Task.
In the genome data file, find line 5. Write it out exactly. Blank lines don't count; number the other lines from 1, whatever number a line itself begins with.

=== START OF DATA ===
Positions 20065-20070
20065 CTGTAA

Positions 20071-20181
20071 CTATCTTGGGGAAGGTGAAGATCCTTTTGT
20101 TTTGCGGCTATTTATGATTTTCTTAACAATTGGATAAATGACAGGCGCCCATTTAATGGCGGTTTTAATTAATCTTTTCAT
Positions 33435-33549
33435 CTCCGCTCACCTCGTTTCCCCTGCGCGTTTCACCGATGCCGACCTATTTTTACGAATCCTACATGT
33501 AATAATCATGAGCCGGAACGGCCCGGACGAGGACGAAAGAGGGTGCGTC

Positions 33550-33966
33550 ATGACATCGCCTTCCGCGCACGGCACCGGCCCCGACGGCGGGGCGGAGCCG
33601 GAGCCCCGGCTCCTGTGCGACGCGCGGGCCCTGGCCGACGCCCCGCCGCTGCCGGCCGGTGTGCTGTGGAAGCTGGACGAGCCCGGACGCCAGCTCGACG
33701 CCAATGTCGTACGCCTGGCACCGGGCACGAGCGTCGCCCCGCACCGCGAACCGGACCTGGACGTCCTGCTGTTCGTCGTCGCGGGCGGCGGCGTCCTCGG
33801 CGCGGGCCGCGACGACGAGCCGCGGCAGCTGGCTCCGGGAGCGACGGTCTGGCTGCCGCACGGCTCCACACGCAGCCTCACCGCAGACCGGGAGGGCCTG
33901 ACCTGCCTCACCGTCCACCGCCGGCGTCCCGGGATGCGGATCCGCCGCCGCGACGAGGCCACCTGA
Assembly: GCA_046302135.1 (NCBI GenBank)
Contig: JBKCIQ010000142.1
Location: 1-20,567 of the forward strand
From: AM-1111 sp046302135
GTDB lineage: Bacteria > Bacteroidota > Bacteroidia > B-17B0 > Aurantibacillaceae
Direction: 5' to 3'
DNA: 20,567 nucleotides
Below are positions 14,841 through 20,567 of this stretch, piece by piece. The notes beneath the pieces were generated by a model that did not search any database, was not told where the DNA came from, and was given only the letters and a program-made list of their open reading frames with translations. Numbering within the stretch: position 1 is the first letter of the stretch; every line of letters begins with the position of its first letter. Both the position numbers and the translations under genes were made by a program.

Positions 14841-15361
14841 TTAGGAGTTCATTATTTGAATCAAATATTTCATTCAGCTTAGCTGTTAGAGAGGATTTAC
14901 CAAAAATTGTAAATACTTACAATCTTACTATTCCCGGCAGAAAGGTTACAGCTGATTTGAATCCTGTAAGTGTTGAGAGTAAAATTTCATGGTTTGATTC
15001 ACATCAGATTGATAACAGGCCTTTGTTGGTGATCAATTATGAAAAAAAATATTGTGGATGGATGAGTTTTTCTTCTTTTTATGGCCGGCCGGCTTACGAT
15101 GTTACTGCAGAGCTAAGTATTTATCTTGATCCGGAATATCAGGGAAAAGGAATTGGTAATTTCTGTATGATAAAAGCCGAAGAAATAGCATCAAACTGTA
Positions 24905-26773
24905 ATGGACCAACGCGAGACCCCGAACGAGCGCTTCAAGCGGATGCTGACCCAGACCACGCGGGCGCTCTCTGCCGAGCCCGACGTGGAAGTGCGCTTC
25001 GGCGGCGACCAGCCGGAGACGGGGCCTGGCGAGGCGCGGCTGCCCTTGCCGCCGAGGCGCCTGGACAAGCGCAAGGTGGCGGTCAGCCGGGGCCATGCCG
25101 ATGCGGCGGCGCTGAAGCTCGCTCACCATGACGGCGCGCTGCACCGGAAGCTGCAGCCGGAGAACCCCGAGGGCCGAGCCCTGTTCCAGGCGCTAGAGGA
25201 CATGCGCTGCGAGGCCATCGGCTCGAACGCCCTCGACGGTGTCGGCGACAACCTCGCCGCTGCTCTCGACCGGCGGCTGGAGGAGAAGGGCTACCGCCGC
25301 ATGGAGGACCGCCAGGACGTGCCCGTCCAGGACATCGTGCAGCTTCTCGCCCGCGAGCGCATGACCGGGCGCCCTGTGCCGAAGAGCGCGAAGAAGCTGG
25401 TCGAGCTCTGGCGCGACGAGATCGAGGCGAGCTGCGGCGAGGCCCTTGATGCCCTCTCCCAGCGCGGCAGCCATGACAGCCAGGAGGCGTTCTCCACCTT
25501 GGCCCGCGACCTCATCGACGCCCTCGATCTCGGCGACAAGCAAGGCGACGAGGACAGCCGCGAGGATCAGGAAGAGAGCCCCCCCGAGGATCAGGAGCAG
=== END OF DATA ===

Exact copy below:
20101 TTTGCGGCTATTTATGATTTTCTTAACAATTGGATAAATGACAGGCGCCCATTTAATGGCGGTTTTAATTAATCTTTTCAT